Gerry 11-14-2006 02:54 AM


So, I would love to hear about your experiences and also how "ready" your egg is for travel. Thanks in advance - love the forum!

As alot of the people my Boler is mostly packed and ready to go and at the most it needs is just the food and some cloths and battery charger unhooked and trailer hitched and off I can go but...... Where is the wife....
I have been an avid trail hiker for the past 30 years so as far as food extra cloths and the more plesentries of life I can do without, but the wife will be packing extra this and extra that and just incase items.
Although our first 2 outings last spring I really could have used a rain coat the wool sweater got me through ok.
Now the rain slicker is hanging by the door ...INSIDE the camper.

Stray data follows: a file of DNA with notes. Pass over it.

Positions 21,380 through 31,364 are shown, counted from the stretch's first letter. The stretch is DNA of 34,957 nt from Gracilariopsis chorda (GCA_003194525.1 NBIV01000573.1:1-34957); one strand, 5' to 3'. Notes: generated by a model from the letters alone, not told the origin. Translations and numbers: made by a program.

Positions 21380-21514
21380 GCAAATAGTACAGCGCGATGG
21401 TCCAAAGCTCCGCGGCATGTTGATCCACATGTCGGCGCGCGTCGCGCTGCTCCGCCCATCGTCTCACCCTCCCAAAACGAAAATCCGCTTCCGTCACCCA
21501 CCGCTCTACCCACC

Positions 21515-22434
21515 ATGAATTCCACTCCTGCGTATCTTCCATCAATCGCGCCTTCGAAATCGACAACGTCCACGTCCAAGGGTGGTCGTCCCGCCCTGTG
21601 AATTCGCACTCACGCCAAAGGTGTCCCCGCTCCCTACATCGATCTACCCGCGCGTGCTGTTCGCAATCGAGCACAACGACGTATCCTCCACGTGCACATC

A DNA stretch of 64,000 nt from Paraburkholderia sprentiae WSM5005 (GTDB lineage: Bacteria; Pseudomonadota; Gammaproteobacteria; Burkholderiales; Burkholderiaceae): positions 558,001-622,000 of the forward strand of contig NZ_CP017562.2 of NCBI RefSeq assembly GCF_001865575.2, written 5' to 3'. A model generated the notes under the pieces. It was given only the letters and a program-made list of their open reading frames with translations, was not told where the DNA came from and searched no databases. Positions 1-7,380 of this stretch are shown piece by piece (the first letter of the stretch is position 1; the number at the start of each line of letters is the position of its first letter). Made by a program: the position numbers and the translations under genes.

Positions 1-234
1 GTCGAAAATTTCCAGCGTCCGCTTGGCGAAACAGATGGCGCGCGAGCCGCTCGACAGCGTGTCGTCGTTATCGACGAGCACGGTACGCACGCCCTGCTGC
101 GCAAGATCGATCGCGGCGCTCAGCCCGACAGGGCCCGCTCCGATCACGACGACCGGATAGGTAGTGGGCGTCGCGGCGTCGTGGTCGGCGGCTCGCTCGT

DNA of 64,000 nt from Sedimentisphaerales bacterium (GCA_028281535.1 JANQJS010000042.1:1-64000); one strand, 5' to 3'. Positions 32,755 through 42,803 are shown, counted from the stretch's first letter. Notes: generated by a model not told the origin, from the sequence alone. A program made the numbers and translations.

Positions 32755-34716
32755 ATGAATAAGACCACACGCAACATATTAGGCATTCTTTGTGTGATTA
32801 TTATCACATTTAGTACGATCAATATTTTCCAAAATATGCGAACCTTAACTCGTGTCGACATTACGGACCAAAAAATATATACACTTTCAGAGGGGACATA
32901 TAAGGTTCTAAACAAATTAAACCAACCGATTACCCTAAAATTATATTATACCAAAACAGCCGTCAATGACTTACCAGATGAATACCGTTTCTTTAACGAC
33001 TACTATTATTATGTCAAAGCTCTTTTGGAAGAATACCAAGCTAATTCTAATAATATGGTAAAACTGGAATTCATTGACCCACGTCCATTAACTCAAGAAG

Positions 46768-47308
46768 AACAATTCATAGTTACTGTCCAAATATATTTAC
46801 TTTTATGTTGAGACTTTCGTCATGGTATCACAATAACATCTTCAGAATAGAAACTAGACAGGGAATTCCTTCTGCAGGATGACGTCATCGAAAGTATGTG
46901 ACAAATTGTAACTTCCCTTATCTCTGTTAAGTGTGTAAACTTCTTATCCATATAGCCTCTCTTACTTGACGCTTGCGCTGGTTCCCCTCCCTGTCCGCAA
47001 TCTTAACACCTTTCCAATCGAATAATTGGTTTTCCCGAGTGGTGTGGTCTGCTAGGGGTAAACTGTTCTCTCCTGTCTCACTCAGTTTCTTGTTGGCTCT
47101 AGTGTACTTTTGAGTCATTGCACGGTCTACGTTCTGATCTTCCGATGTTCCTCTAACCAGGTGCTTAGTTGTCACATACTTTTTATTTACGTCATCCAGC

My attitude if you forgot it, do without it and if you can't go buy it.

Donna D. 11-14-2006 05:39 AM

How quickly I can get and go depends on several factors. If I'm going by myself...throw in the food/clothes..hitch up and go...half hour tops. Taking my daughter....probably an hour or more...she packs more stuff than I do. Now, if I'm getting ready to go to a gathering of eggs...that takes about three days!

Like most, my trailer has everything I need to camp. I outfitted it by using duplicates out of the house, shopping yard sales and second hand stores. I want for nothing. I prefer the trailer to have it's own stuff, rather than dragging things back and forth from the house.

Susan Tiller 11-14-2006 07:06 AM


Re: Staple food and supply checklist for stocking the trailer.

This brings up a good point. Does anyone have a checklist they would care to share for trailer staples? I can make my own, but I'm thinking that someone has a better more complete list than I can come up with through trial and error.